Interview with Ansuyaby Salome
Ansuya, a second generation Oriental dancer, has recently been catapulted to "super star" status. A member of the "Belly Dance Super Stars" ensemble, promoted by record producer Miles Copeland, she has gained national recognition from mainstream and dance communities alike. Her career, however, began long before Belly dance was a twinkle in Mr. Copeland's eye.
Ansuya began her affair with the stage at age four in her mother, Jenaeni's, annual concerts. Along with dance, Ansuya pursued modeling and acting. She appeared in local commercials, was crowned "Miss Teen Ojai 1989" and invited to model in Tokyo, Japan.
She later made Santa Monica her home where she worked as dance teacher, performer and actress. A sought after chorographer, she has worked for CBS and for her dance company, Ansuya and the Dancers of Yaleil. Her company was nominated for Best Troupe by the International Academy of Middle Eastern Dance and Ansuya was voted Best Cabaret Dancer of 2001.
She has had contracts at famous Los Angeles clubs such as Al Amir and Byblos and appearances at Hollywood hot spots. Along with countless performances at private parties and events she recently appeared in Japan, India, Egypt and Bali. Ansuya currently resides in Miami where she regularly performs and teaches.
Salome: You label your performance style as "Cabaret Belly dance". Can you tell us what that label means to you and why you use it?
Ansuya: In the 1960's and 70's, before we began to differentiate styles, American Bellydance was an eclectic mix of moves and music from across the Middle East. It was a fusion of what the dancers and musicians picked up from each other, created on their own or drew in from outside inspiration. The dancers were called "Cabaret Dancers" because they were performing in cabarets. I chose to call myself a "Cabaret Belly Dancer" because I approach my dance in the same free, progressive way that they did. This means that my style is ever changing and personally distinct. I encourage this approach in my students as well. If you take ten students and apply this philosophy, you will come out with ten distinctly different artists. Also, cabaret applies an intimate setting, ideal for expressing and appreciating the subtle movements and emotions of Bellydance.
Salome: You actively pursue an acting career as well as dance, how does acting differ for you from dance and which do you ultimately find more fulfilling?
Ansuya: Acting and Bellydance are not as different from each other as one might think. Because I was taught to have a strong emotional perspective in my dance, I was already used to being emotionally available and expressive when I went to try acting. I find both art forms so gratifying and I think that they both have a place in my life, but maybe at different times. I have had moments where I didn't think I could live without dance and moments where I didn't think I could live without acting. I am so excited to be able to pursue both.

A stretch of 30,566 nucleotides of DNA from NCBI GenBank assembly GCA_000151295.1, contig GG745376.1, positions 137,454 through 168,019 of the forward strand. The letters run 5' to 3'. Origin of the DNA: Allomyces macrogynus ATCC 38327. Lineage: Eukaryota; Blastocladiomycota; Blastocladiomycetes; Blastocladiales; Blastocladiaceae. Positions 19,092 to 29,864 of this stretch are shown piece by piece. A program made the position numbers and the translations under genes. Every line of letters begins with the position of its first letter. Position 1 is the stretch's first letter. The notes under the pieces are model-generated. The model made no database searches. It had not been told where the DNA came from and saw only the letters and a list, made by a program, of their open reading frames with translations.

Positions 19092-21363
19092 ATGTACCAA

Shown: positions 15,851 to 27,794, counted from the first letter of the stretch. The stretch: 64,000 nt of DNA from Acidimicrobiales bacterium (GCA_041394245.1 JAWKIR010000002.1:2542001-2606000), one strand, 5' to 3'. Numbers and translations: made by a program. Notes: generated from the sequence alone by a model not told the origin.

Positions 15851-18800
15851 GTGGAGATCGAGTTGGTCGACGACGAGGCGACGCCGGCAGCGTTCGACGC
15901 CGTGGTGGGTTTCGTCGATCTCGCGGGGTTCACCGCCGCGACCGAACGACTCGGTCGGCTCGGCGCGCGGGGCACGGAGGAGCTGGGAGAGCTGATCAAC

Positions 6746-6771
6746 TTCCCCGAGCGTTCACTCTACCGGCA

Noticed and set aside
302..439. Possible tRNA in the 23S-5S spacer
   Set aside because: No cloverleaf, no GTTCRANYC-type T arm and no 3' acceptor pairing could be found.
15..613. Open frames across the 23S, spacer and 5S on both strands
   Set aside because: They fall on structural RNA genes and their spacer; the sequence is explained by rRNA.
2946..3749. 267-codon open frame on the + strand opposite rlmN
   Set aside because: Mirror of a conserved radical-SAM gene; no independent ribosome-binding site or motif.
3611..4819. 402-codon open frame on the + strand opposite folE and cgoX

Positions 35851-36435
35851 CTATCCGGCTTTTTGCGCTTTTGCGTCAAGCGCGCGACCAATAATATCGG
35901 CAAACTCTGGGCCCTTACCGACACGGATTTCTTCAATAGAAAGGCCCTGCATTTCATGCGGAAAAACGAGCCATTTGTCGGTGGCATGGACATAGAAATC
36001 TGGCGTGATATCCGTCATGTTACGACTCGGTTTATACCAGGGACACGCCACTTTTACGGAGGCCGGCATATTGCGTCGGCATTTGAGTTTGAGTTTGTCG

Salome: As an Oriental dancer in the spotlight of mainstream press and performance exposure, what pressures have you felt from the dance community and how have you responded?
Ansuya: I am aware that the Bellydance community is replete with concerns over how Bellydance is portrayed in the mainstream. Many may be surprised that I have few immediate concerns. This comes from the basic Hollywood principle that there is no such thing as bad press. Of course, I represent myself and my perspective wherever I go, but commercialism is not repugnant to me because I focus on its long term effects. Once Bellydance is on the map, we will all be free to express whatever perspective we wish to. It's kind of like when a Hollywood star gets famous for Hollywood blockbuster films and then finds themselves in the fortunate position to be able to choose any juicy independent film they want to, after they've secured their survival and established a financial draw for producers. This is not to say that I don't throw the occasional "This is not authentic to my art!" tantrum. However, I try to focus on the long term. This isn't only about me. This is about establishing Belly Dance as a viable industry. Things that look like wrong turns along the way, in terms of commercialism very often have the long term desired effect of fame which leads to opportunity.
Salome: What are your thoughts on creating a universal dance vocabulary, and certification system? And what body of people do you think should guide that process?
Ansuya: To achieve standardization, compromise would be inevitable and would negate many valid outside influences. I think a specific vocabulary and certification system developed by individual instructors may be somewhat fun and creative. If I did this, I would encourage the students to be progressive by altering and developing my material when inspired to do so, by studying with many teachers and by adding personal creations to create an ultimate personal style. This way I would ensure that the vocabulary and certification would aid in study and encourage achievement, but would not limit the artist or art.
Salome: With the well deserved success you have already achieved, what's next? What directions do you see yourself going in the future?
Ansuya: I think it is the greatest privilege in the world to participate in the self discovery that art has to offer. To reach my full creative potential and to help others reach theirs is my goal, wherever that takes me. Right now my focus is on the Bellydance Superstars project, one that I think is a huge step toward progressing our industry.